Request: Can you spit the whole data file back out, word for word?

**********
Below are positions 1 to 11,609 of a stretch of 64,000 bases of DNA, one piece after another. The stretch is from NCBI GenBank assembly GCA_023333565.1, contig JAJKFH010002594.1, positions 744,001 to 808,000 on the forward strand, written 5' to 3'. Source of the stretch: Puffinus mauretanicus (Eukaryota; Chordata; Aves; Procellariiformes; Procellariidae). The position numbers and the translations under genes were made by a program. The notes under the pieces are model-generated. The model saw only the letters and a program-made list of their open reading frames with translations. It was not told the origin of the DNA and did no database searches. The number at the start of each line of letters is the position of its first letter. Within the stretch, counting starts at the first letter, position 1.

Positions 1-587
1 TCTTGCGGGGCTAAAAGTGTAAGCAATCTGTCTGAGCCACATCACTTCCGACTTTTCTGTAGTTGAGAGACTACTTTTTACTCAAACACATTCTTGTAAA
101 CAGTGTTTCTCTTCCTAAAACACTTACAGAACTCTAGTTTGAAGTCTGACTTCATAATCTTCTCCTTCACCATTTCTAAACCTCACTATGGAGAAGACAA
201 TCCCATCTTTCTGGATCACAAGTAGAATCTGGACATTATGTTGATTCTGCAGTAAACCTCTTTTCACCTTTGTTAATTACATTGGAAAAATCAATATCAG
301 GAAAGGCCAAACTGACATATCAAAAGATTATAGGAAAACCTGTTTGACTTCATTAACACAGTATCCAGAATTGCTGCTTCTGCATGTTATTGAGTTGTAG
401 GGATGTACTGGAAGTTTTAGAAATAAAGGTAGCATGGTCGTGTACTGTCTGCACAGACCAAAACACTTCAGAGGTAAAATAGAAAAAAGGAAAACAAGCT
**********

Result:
Below are positions 1 to 11,609 of a stretch of 64,000 bases of DNA, one piece after another. The stretch is from NCBI GenBank assembly GCA_023333565.1, contig JAJKFH010002594.1, positions 744,001 to 808,000 on the forward strand, written 5' to 3'. Source of the stretch: Puffinus mauretanicus (Eukaryota; Chordata; Aves; Procellariiformes; Procellariidae). The position numbers and the translations under genes were made by a program. The notes under the pieces are model-generated. The model saw only the letters and a program-made list of their open reading frames with translations. It was not told the origin of the DNA and did no database searches. The number at the start of each line of letters is the position of its first letter. Within the stretch, counting starts at the first letter, position 1.

Positions 1-587
1 TCTTGCGGGGCTAAAAGTGTAAGCAATCTGTCTGAGCCACATCACTTCCGACTTTTCTGTAGTTGAGAGACTACTTTTTACTCAAACACATTCTTGTAAA
101 CAGTGTTTCTCTTCCTAAAACACTTACAGAACTCTAGTTTGAAGTCTGACTTCATAATCTTCTCCTTCACCATTTCTAAACCTCACTATGGAGAAGACAA
201 TCCCATCTTTCTGGATCACAAGTAGAATCTGGACATTATGTTGATTCTGCAGTAAACCTCTTTTCACCTTTGTTAATTACATTGGAAAAATCAATATCAG
301 GAAAGGCCAAACTGACATATCAAAAGATTATAGGAAAACCTGTTTGACTTCATTAACACAGTATCCAGAATTGCTGCTTCTGCATGTTATTGAGTTGTAG
401 GGATGTACTGGAAGTTTTAGAAATAAAGGTAGCATGGTCGTGTACTGTCTGCACAGACCAAAACACTTCAGAGGTAAAATAGAAAAAAGGAAAACAAGCT